Monday, 09 August 2010 14:34

Working with a HOSTS File - Mac and PC Methods

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Need to update your HOSTS file to point a domain to a different IP address?  Below are instructions for both PC (Windows 7) and Mac (OS X Snow Leopard) platforms.

How to Update your HOSTS file on a PC:

a.  Open Notepad (start -> programs -> accessories -> notepad)
pc_open
b.  In Notepad, open the file c:\windows\system32\etc\hosts (no extension; you will need to choose "All Files" instead of Text files in the browse window)
pc_edit
c.  Add your new IP address / domain lines at the bottom of this file
d.  Save and close Notepad

How to Update your HOSTS file on a Mac:


[Edit: I have found an easier way to do this - the following TERMINAL command will prompt you for your OS X password and launch Text Edit as the root user]

sudo /Applications/TextEdit.app/Contents/MacOS/TextEdit /etc/hosts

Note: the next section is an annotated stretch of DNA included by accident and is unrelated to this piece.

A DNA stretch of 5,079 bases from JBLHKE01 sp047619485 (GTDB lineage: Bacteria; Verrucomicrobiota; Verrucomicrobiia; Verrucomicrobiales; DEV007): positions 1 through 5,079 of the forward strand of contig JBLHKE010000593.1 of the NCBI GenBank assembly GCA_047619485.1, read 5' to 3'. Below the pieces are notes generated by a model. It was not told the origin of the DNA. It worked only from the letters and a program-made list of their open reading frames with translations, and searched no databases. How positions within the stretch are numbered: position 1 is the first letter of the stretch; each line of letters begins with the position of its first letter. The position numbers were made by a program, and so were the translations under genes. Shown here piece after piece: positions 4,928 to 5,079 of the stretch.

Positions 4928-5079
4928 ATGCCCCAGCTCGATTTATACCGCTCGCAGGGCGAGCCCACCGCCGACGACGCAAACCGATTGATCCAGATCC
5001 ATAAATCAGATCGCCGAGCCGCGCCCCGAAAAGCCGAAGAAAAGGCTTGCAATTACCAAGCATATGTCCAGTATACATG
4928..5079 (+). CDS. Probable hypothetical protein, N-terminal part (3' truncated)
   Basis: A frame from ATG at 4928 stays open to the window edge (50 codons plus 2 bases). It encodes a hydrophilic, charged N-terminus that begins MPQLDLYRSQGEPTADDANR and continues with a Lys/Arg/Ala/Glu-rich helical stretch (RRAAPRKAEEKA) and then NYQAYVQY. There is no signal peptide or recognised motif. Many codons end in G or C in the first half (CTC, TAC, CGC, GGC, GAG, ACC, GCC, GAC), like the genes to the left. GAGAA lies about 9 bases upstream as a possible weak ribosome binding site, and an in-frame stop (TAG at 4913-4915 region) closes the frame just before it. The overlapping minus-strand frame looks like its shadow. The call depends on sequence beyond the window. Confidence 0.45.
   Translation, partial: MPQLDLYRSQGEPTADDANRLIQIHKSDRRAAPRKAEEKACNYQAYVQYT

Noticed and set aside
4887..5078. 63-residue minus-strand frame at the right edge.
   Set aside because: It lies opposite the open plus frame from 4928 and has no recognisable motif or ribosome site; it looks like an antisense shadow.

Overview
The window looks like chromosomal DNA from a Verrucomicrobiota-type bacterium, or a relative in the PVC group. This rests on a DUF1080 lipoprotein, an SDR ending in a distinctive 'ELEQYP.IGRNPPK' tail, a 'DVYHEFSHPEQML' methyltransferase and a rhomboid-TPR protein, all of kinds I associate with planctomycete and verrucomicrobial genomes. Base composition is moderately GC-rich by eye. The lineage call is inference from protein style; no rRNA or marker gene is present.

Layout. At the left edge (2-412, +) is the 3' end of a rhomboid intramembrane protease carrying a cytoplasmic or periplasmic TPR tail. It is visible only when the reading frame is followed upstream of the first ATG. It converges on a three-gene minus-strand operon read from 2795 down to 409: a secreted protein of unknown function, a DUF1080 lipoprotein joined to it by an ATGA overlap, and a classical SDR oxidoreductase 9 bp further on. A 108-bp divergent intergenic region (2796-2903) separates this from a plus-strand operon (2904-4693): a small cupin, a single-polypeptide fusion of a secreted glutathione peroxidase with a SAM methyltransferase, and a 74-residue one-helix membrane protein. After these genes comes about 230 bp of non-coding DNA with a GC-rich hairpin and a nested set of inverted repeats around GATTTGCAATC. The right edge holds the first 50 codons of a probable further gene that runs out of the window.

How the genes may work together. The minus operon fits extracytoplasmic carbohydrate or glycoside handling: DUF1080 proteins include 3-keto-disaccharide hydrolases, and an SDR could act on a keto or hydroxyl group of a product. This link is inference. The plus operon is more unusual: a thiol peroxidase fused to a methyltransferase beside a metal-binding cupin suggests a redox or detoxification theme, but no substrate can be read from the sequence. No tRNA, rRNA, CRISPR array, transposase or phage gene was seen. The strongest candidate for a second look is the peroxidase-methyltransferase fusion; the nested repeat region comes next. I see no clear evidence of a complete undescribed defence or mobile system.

[Edit Again: With OSX Lion, the above command no longer works, use this instead:]

sudo nano /etc/hosts


a.  Open Terminal (Applications -> Utilities -> Terminal)
mac_open
b.  Type this command into Termainal: "sudo nano /private/etc/hosts" (without the quotes)
mac_edit
c.  The hosts file contains some comments (lines starting with the # symbol), as well as some default hostname mappings (e.g. 127.0.0.1 – localhost).  Simply append your new mappings underneath the default ones. Or edit one of the default values if you know what you are doing!  You can navigate the file using the arrow keys.  When done editing the hosts file, press control-o to save the file.  Press enter on the filename prompt, and control-x to exit the editor.
d.  On Leopard you can issue a simple Terminal command to flush the DNS cache, and have your host file changes to take immediate effect: "dscacheutil -flushcache" (without the quotes)

Read 42388 times Last modified on Thursday, 09 April 2015 15:43

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